The Dodgers’ Dustin May had already been picked up in many leagues, but not here until Sunday, when $21 of FAAB was used for his acquisition by Ian Kahn. The rookie right-hander was bombed in his only relief appearance before being moved back into the rotation. May will bring a 4.26 ERA into his start on Monday against San Diego.

Review all 8/25 Head to Head bids here.

Tout Table: Down the Stretch

This week’s questions: We’re just past the quarter pole. What are some of your favorite tactics down the stretch?

Rick Wolf (Fantasy Alarm, @RickWolf1): My absolute favorite late season strategy is “addition by subtraction”. Let’s say you have a lead in home runs/RBI or wins/Ks. Look to unload the pitchers with high ratios who get wins since you don’t need them. Trade them for any small upgrade. If you need to move up in ratios…dropping or trading starters with high ERA/WHIP and using strong middle relief pitchers is the way to protect and win! It is also useful with batting average for home run hitters. When you have a low average home run hitter, you can often trade him for a high average hitter who is not a slugger. This corrects your batting average or OBP while not hurting you in the category that you do not need. Another winner.

Gene McCaffrey (The Athletic, @WiseGuyGene): Pay extra-special attention to the September call-ups on bad teams. Many of them will play fulltime or close to it. Watch for what their managers say about their playing time – sometimes they actually tell the truth!

Doug Dennis (BaseballHQ, @dougdennis41): 1) In roto, trade to turn your surplus in one category into incremental points in another category. 2) If you are in keeper or dynasty, made the deal if it gets you the win; make the deal if you are out and it gets you the keeper you need for next year, but for god’s sake–don’t lose focus because it’s football season–pull the trigger! 3) Preserve your ratio categories (ERA/WHIP/OBP) as it gets a little crazy late in the year and you don’t want to accidentally drop points there; 4) Sept call-ups are very often a cheap place to buy steals, fwiw.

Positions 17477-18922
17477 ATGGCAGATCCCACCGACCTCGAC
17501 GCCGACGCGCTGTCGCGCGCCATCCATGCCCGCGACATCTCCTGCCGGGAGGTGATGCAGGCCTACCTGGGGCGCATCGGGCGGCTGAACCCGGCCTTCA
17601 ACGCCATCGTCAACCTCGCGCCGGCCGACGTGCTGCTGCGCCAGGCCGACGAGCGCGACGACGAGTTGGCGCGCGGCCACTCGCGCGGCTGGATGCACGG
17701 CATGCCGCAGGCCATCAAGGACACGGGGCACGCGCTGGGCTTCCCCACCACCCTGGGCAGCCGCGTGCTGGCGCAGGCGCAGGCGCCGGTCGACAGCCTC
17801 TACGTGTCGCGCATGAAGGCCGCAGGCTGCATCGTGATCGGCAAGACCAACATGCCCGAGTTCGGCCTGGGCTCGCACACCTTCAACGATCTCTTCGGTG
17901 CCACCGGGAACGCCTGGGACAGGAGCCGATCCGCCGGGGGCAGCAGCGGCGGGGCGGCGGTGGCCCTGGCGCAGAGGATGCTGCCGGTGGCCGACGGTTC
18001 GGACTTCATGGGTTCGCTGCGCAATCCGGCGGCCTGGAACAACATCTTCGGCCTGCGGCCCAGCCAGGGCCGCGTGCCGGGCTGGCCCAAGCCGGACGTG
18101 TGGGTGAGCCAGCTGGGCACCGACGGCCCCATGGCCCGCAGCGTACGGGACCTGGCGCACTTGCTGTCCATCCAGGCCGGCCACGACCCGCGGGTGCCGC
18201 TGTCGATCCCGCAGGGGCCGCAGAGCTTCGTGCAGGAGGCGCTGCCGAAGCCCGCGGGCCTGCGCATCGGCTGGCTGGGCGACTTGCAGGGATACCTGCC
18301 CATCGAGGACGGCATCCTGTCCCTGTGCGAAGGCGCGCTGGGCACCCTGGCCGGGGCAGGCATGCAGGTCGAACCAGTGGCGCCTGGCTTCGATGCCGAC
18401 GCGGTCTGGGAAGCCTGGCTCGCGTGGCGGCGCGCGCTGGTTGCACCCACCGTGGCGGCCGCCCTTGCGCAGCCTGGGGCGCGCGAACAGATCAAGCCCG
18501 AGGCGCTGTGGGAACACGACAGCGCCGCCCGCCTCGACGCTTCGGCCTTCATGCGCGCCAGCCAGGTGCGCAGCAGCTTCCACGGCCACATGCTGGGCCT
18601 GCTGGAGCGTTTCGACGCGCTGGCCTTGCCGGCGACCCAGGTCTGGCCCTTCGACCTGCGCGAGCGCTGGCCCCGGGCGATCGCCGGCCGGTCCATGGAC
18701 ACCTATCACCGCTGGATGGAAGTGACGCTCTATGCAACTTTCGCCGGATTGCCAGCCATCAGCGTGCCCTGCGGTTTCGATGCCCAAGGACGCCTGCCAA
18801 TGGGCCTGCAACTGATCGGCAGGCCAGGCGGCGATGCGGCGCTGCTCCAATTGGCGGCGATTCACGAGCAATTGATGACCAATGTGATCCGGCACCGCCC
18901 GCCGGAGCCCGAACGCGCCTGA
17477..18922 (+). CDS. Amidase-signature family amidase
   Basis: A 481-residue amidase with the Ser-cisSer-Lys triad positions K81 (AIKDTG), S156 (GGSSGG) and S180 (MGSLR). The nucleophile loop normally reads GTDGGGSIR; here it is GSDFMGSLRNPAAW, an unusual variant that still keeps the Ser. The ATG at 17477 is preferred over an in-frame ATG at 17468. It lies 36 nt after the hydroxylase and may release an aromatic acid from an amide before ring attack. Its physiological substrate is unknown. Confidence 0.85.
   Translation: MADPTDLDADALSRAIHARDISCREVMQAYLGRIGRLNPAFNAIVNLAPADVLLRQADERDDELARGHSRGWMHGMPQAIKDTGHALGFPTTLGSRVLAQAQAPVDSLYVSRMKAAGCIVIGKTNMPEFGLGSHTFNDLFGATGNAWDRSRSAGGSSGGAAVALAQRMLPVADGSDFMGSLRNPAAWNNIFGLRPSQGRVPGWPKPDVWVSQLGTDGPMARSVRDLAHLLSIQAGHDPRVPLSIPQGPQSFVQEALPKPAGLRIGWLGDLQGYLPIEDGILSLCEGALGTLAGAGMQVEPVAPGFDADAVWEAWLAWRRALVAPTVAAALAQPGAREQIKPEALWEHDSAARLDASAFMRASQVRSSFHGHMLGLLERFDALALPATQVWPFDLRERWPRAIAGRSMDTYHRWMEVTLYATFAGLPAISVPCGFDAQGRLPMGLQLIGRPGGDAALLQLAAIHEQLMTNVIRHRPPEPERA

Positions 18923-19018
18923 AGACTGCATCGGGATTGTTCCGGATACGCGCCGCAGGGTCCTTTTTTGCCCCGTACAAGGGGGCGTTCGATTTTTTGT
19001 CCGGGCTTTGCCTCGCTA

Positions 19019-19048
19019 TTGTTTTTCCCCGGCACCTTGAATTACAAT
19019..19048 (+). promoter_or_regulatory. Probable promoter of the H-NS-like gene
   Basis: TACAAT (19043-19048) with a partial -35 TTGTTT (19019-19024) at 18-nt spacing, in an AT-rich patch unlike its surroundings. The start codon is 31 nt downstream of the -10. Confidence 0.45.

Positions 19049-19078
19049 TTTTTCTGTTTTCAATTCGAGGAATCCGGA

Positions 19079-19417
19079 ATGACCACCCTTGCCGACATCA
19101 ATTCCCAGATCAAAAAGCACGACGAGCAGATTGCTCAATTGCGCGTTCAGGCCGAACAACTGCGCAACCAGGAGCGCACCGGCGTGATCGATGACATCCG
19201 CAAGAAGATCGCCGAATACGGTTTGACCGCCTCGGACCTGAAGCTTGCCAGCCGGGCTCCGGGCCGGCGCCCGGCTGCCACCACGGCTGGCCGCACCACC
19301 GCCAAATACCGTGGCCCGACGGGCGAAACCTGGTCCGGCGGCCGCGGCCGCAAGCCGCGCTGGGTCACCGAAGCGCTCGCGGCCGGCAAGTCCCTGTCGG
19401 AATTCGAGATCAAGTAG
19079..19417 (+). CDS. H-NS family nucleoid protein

Lenny Melnick (LennyMelnickFantasySports, @LennyMelnick): Trade LOW % Hitters and Pitchers Addition by Subtraction Thank You Rick Wolf

Mike Gianella (Baseball Prospectus, @MikeGianella): This is the time of year to stream and sit starting pitchers aggressively. In keeper leagues in particular, I’ve seen too many leagues won or lost because someone held onto a freeze for next year who isn’t performing. If you’re in a tight ace, you can’t have any loyalty to “your player” or to a stale projection from five months ago. This is also when I start looking at ROS schedule very closely. The Phillies (for example) have a soft week and a half coming up. I’m looking to maximize matchups and pick up starters of theirs in shallower leagues where they were dropped. The tanking culture (in the AL in particular) leads to far more favorable matchup opportunities than I have seen since the beginning of the last expansion era in the late 90s/early 00s.

Phil Hertz (BaseballHQ, @prhz50): In addition to the ideas above, I try to pay attention to the moves coming up from the minors. Paying attention can get you players, not necessarily highly touted, who are going to have a nice two or three week period and that can make the difference in a couple of close categories. The corollary is to pay attention to your own players. Someone who may have been productive all year, can get benched for a prospect, or go into a major funk. The time for rebounding is short and it may be necessary to move on from that player.

Ryan Bloomfield (BaseballHQ, @RyanBHQ): To echo Phil’s point, I like to take advantage of September playing time experiments on teams that are just playing out the string. Guys like Jon Berti, Isan Diaz, and maybe Austin Dean on the Marlins; Josh Rojas in Arizona; etc. are good examples of hitters who might get a long look. Rojas and Berti are great SB sources, and we all need bags. It’s also a good time to look at September IP limits and shutdown candidates (looking at you, Chris Paddack owners). Start looking at Plan Bs for those guys.